Last, but not least, the film is about transferring Schernikau’s utopian relationship film from its original setting of the gay rights movement into the present-day context of queer activism, which seeks to destabilise binary gender identities and boundaries in yet other ways. For Jessie Jeffrey Dunn Rovinelli, who self-identifies as a transwoman, So Pretty is naturally a “trans-film” because it tells the stories of transsexual people using transsexual actors, celebrating their bodies and their beauty. So Pretty thus creates both a poetic and an aesthetic of trans-ness – an aesthetic that is expressed not least in the beauty of its surfaces. For all the complexity of So Pretty’s translations and trans-positionings, the way they are laid out on screen is indeed “so pretty”!:  harmonious compositions of bodies, light, set and colours, captured by gently sweeping tracking shots that glide tenderly over people and furniture alike. So Pretty is also a film of interiors, a meditation on domesticity: how to live together.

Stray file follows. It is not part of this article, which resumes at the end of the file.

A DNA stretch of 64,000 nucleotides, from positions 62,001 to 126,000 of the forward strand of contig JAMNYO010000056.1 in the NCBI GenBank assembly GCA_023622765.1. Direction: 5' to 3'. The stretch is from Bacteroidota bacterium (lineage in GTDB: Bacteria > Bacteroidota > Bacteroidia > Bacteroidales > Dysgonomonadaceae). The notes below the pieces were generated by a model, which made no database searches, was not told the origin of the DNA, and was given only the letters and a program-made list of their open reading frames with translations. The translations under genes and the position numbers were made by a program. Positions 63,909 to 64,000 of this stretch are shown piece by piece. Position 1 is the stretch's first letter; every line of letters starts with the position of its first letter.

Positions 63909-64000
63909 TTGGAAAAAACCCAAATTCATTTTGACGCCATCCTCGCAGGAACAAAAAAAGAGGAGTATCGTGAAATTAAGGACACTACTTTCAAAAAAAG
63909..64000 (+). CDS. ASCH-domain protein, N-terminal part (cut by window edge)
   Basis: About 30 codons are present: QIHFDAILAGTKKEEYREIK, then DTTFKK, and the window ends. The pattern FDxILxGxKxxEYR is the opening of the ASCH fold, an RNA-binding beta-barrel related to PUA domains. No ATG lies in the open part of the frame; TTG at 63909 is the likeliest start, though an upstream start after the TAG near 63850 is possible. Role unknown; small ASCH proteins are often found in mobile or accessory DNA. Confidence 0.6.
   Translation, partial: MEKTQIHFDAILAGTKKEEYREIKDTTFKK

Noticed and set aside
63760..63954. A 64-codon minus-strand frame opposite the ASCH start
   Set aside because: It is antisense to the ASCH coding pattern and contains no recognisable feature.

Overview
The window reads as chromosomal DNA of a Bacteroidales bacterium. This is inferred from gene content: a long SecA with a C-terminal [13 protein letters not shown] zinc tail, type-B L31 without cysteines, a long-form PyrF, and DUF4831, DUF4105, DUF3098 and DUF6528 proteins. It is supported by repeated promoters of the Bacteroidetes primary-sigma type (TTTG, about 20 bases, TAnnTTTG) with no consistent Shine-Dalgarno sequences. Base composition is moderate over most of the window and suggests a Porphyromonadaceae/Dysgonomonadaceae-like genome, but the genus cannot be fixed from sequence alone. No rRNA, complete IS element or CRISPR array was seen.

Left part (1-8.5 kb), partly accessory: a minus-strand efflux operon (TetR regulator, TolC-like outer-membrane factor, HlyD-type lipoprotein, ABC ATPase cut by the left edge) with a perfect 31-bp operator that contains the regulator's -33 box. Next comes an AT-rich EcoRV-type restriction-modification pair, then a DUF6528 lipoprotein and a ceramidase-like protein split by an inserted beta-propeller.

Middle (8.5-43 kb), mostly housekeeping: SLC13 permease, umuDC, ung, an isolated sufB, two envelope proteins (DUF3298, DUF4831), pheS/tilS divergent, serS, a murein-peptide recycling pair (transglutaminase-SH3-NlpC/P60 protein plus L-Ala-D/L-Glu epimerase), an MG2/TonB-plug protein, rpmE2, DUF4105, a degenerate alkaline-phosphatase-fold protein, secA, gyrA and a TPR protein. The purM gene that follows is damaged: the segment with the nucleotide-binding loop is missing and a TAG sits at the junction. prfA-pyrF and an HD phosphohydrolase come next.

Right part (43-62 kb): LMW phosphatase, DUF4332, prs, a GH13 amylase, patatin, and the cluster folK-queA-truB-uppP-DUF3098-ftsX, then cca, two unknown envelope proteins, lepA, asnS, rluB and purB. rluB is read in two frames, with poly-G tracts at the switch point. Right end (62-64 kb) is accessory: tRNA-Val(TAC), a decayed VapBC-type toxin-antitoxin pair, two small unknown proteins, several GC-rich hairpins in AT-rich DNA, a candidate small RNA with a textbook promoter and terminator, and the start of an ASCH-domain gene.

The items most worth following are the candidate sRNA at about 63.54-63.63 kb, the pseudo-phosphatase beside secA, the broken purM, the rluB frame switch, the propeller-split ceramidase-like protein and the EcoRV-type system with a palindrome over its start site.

Elena Meilicke is a culture and media studies scholar and wrote her doctorate on paranoia as a media pathology. As a film critic, her writing has appeared in the magazines “Merkur” and “Cargo”. She lives and works in Vienna and Berlin.